No matter if it is your first time or your one-hundredth time, job interviews are stressful.
There is so much opportunity for you to do the wrong thing and blow this opportunity that you want so badly. That is why preparation is key.
You can’t anticipate everything that will happen in an interview, but you can get ready for the major hurdles you are likely to encounter.
To help with that, Indeed not only has job listings, but also job advice, including a recent post on how you can prepare for your big interview. Here is a breakdown of some of their advice.
Research the Company
The quickest way to embarrass yourself is to not know the company. It makes you look like someone who is just looking for any old job that will have you.
Check out the company site, know their history, learn about their recent activities, and research the person who will be interviewing you. It might even help you find a good connection to yourself you can mention.
Think How Your Qualifications Match Up
Don’t assume how your skills make you a match for the position are obvious. Draw the parallels between your background and the job qualifications now so you can help the interviewer see the connections as well.
Practice Your Answers
You can’t know everything you will be asked, but there are plenty of general questions that usually come up. “What interested you about this position?” “What do you know about us?” “Tell me about yourself.” Figure out what you want to say now so you aren’t pausing and stammering when it counts.
Bring Copies of Your Resume
It is a digital world, but don’t assume the interviewer will have your resume pulled up on a laptop.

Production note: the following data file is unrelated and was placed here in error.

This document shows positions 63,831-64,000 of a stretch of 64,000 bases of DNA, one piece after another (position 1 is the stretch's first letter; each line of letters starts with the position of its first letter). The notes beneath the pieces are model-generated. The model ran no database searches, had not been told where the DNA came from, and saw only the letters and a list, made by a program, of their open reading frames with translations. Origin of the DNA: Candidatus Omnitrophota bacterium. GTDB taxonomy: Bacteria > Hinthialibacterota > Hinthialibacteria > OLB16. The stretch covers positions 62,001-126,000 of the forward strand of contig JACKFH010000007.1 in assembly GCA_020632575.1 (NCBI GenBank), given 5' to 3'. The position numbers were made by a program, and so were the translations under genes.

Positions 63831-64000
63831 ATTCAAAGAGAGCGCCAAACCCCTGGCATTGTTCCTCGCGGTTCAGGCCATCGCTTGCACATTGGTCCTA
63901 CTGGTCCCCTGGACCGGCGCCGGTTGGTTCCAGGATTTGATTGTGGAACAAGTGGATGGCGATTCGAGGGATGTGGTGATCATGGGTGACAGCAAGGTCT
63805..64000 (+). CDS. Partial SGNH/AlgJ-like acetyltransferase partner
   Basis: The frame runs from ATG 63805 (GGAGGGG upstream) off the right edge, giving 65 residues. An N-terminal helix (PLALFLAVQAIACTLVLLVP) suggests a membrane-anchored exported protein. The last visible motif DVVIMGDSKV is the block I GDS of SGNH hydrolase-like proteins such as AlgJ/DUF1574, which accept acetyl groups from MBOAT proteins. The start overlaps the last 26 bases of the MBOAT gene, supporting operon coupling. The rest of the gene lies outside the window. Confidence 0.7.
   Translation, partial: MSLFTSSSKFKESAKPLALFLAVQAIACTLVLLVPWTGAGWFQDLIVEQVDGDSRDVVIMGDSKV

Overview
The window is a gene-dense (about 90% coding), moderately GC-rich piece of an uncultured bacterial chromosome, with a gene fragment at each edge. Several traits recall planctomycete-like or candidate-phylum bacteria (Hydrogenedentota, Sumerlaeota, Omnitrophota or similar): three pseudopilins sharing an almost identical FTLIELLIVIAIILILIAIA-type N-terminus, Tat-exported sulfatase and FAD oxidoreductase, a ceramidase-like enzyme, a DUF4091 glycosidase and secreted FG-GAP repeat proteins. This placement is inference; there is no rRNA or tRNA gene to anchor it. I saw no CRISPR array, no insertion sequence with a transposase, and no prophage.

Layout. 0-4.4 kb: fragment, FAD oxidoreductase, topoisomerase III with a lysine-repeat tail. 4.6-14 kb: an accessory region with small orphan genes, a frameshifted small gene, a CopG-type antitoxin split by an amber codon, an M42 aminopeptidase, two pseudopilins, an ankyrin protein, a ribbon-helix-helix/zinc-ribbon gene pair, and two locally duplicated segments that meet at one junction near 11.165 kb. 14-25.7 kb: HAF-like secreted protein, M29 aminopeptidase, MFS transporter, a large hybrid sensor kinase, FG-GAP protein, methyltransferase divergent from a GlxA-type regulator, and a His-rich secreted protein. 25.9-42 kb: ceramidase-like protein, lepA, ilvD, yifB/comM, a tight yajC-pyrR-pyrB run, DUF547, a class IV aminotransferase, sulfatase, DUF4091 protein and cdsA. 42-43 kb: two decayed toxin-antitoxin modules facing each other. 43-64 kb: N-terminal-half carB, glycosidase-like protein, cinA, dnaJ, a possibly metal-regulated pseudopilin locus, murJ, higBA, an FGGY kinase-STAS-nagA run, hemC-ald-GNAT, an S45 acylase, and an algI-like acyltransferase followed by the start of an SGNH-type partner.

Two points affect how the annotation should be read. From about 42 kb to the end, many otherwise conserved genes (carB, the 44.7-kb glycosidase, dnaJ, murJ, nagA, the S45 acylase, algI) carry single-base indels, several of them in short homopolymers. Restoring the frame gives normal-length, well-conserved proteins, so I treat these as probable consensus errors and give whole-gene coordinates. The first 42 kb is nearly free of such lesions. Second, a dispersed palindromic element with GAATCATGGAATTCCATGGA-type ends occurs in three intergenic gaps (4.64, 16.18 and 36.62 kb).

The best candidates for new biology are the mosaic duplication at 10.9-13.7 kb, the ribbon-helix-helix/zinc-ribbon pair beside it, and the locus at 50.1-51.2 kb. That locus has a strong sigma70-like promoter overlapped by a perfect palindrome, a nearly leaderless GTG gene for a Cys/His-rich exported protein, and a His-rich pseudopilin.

Physical copies make it easier for people to refer to your credentials and will be appreciated if you have them. Likewise, bring a notepad and pen for yourself to help take notes.
Layout Your Attire in Advance
While your ability is what matters most, don’t neglect your appearance either. Even in the professional world, looks matter. Try out your outfit beforehand so you don’t get remembered as the applicant who wore the clashing colors.
Record Yourself as You Practice
It can even be helpful to record yourself answering questions in a practice interview at home. While responding, you might be engaging in habits you don’t realize. Make sure you know how others are seeing you.
Have Prepared Questions for the Interviewer
If this position genuinely excites you, you should certainly have something you want to know more about.
Even if you feel confident in your knowledge of the company, asking something about them conveys that you are interested and enthusiastic.
Have a Travel Plan
If the company is in an area you have never been before, leave yourself ample time to get there ahead of schedule.
You don’t want your first impression to be you being late. Look up your route online, and if needed, maybe even try driving to the company on an earlier day to make sure you know where you need to go.
Have Stories of Your Accomplishments
Don’t depend on just your resume to speak for you. Have anecdotes in mind that bolster the information on your resume and elaborate on how you achieved your past goals. Hearing it from you is more impressive than reading a summary of it.
It might seem like a perfunctory gesture, but following up with your interviewer is expected. Some managers even say they dismiss considering candidates who do not do so. Rather than look at it as a chore, use this thank you email as a last chance to also mention any details you may have forgotten that could help you.
Following all these steps won’t guarantee you the job, but it will help you enter the interview with more confidence and knowledge. Those two traits will be some of your biggest assets in determining if you get hired.
For more tips on how you can make sure you are prepared to make a good impression in your interview, read Indeed’s post here.
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